Methods

The findings presented in this paper result from an extensive literature review of published and unpublished materials and the deliberations of the 2015 malERA Refresh Consultative Panel on Combination Interventions and Modelling. Electronic databases were systematically searched for published literature from 1 January 2010 until 1 August 2015, without language limitations. The websites of the institutions that apply modelling techniques to malaria research questions and the MESA Track database of current research projects relevant to malaria elimination were systematically searched to identify pertinent ongoing research. Panellists were invited to recommend additional literature and additional ongoing research projects. The comprehensive search for literature and ongoing research provided the basis for launching the second step.

A 2-day workshop was held with the majority of the panel members, including specialists from malaria modelling, field researchers, and NMCP representatives. The panel broke into 2 working groups to identify the issues in combining interventions and how mathematical modelling could be applied to these problems. Each group fed back to a plenary session in which further robust discussions and input occurred. This helped refine the opportunities and gap areas in which research is needed. The final findings were arrived at with inputs from all panellists and several iterations of the manuscript.

Intervention packages to achieve elimination

Over the past 5 years, regardless of initial local transmission levels, most countries have continued to reduce the clinical burden of malaria and transmission [4]. The World Health Organization (WHO) recently published its Global Technical Strategy (GTS) for Malaria 2016–2030 (Fig 1) [5]. This builds on the core activities of vector control, case management, and surveillance, with additional interventions to accelerate progress to elimination. In the GTS, for the first time, modelling studies were used to support goal setting [5].

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Fig 1. Schematic of the pillars and supporting elements of the World Health Organization (WHO) Global Technical Strategy for Malaria 2016–2030 (source: WHO, 2015) [5].

https://doi.org/10.1371/journal.pmed.1002453.g001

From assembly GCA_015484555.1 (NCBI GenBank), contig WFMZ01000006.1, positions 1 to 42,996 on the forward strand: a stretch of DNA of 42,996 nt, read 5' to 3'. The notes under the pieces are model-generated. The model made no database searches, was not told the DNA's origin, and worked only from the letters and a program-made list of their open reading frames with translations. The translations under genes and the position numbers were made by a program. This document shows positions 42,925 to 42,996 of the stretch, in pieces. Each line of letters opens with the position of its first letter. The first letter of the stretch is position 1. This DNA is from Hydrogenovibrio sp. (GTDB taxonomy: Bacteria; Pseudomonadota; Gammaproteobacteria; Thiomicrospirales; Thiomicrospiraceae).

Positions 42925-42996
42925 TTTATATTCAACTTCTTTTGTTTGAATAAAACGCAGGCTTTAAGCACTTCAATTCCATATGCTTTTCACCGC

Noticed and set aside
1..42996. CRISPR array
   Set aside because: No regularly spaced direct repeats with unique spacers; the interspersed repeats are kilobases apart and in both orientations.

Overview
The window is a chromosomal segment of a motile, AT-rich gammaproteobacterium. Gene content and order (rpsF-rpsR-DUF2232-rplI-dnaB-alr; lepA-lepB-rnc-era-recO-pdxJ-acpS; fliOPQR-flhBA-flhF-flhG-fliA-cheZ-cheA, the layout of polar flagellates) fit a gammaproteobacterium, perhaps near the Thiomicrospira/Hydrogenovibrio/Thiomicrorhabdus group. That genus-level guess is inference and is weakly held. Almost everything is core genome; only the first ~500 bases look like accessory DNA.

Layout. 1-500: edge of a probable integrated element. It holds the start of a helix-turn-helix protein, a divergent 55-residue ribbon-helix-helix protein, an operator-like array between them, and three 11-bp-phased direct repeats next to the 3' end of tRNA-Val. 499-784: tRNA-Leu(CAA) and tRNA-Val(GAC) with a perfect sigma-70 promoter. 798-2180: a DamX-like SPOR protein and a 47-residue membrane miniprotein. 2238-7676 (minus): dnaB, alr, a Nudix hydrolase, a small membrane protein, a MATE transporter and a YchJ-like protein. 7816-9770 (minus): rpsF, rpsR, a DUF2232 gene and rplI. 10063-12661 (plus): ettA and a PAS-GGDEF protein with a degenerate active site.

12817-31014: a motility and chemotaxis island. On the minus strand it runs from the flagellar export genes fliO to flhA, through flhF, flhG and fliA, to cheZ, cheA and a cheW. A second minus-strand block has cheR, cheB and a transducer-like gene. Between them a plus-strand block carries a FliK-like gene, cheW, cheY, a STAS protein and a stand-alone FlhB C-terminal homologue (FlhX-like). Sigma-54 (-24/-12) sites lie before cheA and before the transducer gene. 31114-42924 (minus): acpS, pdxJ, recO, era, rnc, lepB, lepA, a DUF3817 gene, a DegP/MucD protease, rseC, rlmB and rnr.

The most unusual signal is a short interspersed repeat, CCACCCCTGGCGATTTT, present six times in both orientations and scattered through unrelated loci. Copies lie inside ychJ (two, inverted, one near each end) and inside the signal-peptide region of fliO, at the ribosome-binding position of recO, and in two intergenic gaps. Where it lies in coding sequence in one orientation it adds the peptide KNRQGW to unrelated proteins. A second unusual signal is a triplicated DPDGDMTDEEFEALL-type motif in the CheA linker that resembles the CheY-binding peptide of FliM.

The malERA Refresh Consultative Panel on Combination Interventions and Modelling approach encompassed the full spectrum of malaria transmission—addressing emerging programmatic aims and combining into ‘packages’ the available tools and strategies directed towards malaria elimination (Fig 2). As transmission is reduced to very low levels, the intervention packages must adapt to increasingly focal and heterogeneous populations, in which infections are rare. Given the extensive range of available tools and the diversity/heterogeneity of transmission settings, it becomes difficult to field test all possible intervention packages. Models can assist the prioritisation and design of clinical trials and in the choice of an intervention package to achieve their desired goals.

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Fig 2. An example of the role of modelling across the spectrum of malaria elimination.

Note that the measures of transmission are based on sub-Saharan Africa, and other constructs and transmission levels may be relevant in different geographical areas. Malaria transmission intensity measures and the relationship entomologic inoculation rate for Plasmodium falciparum from very high to zero transmission are adapted from data presented in [6]; personal communication from D. Smith and P. Gething. Zero refers to no locally transmitted cases of malaria infection; imported infections may be identified. Intervention package components and sequencing will depend on transmission intensity at the start of the elimination programme, the speed at which transmission declines, and the underlying typology (i.e., malaria epidemiology, species, vector ecology, and health system factors). EIR, entomologic inoculation rate: average number of infectious mosquito bites per person per year; N.B. the table is organised by log differences in the EIR, and other measures are aligned (approximated) based on these entomologic measures. PfPR, P. falciparum parasite rate: proportion of people with a current infection with P. falciparum—typically determined by a population-based survey and often timed to a specific interval of the transmission season. API, annual parasite index: number of confirmed malaria cases per 1,000 population per year. Cases, cases per health facility per week: average number of confirmed malaria cases expected to present on an average week to a health facility serving a population of 5,000 people. Because many infections can be asymptomatic at any point in time (and thus not present to health services), the proportion of asymptomatic individuals varies with transmission intensity, and because most transmission is seasonal, these average estimates may vary substantially by location and season.